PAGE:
A US comedian who peddled a myth about Māori and Moriori long used to justify colonialism has apologised and says he had "no idea" it was not true.

In his show Quality Time, on Amazon Prime, comedian Jim Gaffigan joked about a long-debunked myth that Moriori were the first people to settle New Zealand, until they were conquered - and eaten - by Māori.

"Māori were not even the first people in New Zealand," says Gaffigan, as part of a skit that also discusses Aboriginal people and Christopher Columbus' arrival in America.

"The first people were the Moriori, and then the Māori came and ate them. Not even making that up."

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After being called out on social media, Gaffigan tweeted an apology.

"Wow. I'm so sorry. I had no idea it wasn't true or there was debate on the issue.

"I honestly thought that was the universal belief. I was simply repeating what I was told. I didn't think it was insulting or myth peddling. If I had known this before I would not have said it."

In August, Moriori initialled their deed of settlement to address Crown breaches of the Treaty of Waitangi, which negotiator Maui Solomon said "put to bed" the myths and stigma long directed towards Moriori.

"That myth, that Māori forced the Moriori out of New Zealand, has been used as a stick to beat Māori with, to justify colonisation," Solomon said at the time.

"The idea Māori displaced Moriori was taught to generations of New Zealanders, and it could take generations to correct that."

Moriori were their own, distinct people, and arrived to Rekohu, Rangihaute, Hokorereoro, and other nearby islands from eastern Polynesia (making up the Chatham Islands) between 1000 and 1400AD.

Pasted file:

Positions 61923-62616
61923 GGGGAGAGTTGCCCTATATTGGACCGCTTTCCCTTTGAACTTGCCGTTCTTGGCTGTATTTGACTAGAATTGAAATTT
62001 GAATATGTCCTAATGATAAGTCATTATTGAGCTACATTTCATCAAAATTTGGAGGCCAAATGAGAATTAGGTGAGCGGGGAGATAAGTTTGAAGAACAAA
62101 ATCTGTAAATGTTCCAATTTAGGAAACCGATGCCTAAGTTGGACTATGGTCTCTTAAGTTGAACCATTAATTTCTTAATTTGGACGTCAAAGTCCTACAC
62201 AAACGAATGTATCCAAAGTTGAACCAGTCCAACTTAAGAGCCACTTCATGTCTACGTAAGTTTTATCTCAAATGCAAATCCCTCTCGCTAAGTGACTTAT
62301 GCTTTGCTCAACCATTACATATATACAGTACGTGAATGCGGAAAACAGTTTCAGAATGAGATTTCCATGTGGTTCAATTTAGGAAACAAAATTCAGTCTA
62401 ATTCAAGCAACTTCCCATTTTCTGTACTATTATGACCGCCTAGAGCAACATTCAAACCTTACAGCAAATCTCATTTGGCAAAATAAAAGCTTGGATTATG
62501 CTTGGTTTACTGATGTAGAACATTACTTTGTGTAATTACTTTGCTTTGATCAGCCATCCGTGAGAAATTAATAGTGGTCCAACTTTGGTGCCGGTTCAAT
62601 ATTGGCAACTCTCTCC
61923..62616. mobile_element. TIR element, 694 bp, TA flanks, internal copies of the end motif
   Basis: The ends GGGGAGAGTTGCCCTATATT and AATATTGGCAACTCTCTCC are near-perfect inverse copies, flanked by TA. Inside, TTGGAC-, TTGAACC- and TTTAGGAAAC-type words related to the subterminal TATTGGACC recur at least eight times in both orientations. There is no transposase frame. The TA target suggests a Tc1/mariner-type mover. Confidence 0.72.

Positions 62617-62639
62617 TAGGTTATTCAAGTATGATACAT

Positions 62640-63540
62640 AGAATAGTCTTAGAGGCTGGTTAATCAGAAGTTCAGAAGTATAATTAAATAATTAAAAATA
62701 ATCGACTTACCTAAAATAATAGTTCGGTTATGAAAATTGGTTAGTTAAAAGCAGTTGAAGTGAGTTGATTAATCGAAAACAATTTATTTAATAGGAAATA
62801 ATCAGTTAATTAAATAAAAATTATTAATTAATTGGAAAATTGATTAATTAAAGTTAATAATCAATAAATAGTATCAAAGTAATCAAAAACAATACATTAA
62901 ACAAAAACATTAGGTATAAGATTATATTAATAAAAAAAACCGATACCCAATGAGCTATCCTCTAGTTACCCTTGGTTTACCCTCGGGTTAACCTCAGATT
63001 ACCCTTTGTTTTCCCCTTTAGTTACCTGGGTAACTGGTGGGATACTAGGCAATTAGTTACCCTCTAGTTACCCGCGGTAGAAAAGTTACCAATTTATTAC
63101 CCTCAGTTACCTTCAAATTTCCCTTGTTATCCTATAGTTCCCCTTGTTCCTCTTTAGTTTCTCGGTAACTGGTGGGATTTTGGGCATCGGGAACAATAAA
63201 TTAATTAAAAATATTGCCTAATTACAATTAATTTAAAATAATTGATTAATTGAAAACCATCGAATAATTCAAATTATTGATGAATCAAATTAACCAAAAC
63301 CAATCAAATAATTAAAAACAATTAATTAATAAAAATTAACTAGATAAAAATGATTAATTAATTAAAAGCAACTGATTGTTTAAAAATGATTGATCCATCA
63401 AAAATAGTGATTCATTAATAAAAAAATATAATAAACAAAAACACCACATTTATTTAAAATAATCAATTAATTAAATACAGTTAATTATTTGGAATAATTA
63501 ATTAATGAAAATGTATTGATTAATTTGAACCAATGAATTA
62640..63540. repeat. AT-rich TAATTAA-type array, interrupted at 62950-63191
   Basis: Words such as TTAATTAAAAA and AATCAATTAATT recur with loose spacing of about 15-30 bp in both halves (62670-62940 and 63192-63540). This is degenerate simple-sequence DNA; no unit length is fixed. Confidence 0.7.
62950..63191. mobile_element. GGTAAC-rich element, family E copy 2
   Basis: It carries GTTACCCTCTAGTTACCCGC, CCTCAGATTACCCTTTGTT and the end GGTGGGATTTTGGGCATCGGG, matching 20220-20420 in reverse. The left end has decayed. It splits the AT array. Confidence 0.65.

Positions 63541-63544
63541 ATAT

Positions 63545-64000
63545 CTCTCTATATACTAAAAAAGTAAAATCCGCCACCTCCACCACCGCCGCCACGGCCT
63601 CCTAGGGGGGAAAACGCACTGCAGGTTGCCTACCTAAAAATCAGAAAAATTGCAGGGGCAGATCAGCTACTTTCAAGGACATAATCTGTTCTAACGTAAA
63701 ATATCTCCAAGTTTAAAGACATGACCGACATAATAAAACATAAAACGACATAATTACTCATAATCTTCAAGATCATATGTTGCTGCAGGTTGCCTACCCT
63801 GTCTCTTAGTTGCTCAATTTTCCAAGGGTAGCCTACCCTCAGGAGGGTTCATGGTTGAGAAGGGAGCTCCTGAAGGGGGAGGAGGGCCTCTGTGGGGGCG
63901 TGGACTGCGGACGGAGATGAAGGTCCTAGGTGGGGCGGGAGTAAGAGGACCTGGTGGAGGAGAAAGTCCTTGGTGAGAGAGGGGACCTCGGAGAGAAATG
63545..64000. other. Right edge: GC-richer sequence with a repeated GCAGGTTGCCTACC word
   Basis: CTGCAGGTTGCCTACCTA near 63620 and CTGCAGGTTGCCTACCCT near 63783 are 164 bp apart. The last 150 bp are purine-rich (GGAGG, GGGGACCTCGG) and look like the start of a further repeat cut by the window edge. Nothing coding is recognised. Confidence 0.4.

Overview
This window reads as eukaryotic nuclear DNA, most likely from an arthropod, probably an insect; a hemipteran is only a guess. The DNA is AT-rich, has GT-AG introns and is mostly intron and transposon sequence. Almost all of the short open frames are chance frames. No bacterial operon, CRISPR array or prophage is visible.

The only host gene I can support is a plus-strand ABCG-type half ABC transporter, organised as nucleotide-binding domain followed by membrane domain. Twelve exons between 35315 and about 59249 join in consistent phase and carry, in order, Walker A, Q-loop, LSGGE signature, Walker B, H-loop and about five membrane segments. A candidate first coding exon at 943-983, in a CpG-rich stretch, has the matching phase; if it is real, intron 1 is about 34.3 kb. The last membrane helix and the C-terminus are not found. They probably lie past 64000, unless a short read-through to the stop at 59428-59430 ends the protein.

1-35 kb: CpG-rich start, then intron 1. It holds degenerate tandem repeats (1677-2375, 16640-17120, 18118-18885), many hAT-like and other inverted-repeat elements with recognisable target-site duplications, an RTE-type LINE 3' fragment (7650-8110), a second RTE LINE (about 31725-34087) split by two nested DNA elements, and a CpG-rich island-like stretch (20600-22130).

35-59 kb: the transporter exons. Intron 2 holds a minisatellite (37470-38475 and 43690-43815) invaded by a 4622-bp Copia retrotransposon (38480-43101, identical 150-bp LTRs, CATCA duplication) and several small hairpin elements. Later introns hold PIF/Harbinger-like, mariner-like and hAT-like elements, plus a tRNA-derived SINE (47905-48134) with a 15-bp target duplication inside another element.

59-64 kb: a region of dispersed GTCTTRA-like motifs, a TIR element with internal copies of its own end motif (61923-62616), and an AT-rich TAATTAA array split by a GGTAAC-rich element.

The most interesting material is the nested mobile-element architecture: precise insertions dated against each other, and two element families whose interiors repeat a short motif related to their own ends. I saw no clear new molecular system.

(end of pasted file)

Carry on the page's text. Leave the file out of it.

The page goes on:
The myth of displacement was long peddled, along with the idea they were racially inferior, by the government through school textbooks.

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The myths subsequently spread beyond the classroom to New Zealand's media and society; were discussed in letters to newspapers and on talkback radio; and used by the public, and by politicians debating in Parliament to justify the Pākehā colonisation of New Zealand.

Killings of Moriori by Māori did take place however, when in 1835 when two imi (iwi) invaded the islands.

Moriori, who had developed a non-violent tradition known as Nunuku's law of peace, refused to take up arms in resistance and the invaders subsequently killed an estimated 300 Moriori - one sixth of the population - and enslaved the survivors.

In his show, Gaffigan also dives further into the notion of Māori cannibalism.

"The British had conquered the world, colonies on every continent, and by the time they got to New Zealand, they were like, 'We've done this before, let's meet with the locals and take over'.

"So they met with the Māori and they were like, 'So what happened to these Moriori people? Did you kill them?' And they were like, 'yeah, and then we ate them', and the English were like, 'We were thinking we could share the islands'. Do you wanna share them?'

"You're not hungry now are you? Get them shepherds pie, tell them it's made out of shepherds'.

"They were cannibals."

The Herald has approached Amazon Prime for comment.

On Thursday the Government announced New Zealand history would be taught in all schools, and include the arrival of Māori, colonial history, Te Tiriti o Waitangi/Treaty of Waitangi, colonisation and the New Zealand Wars, among other topics.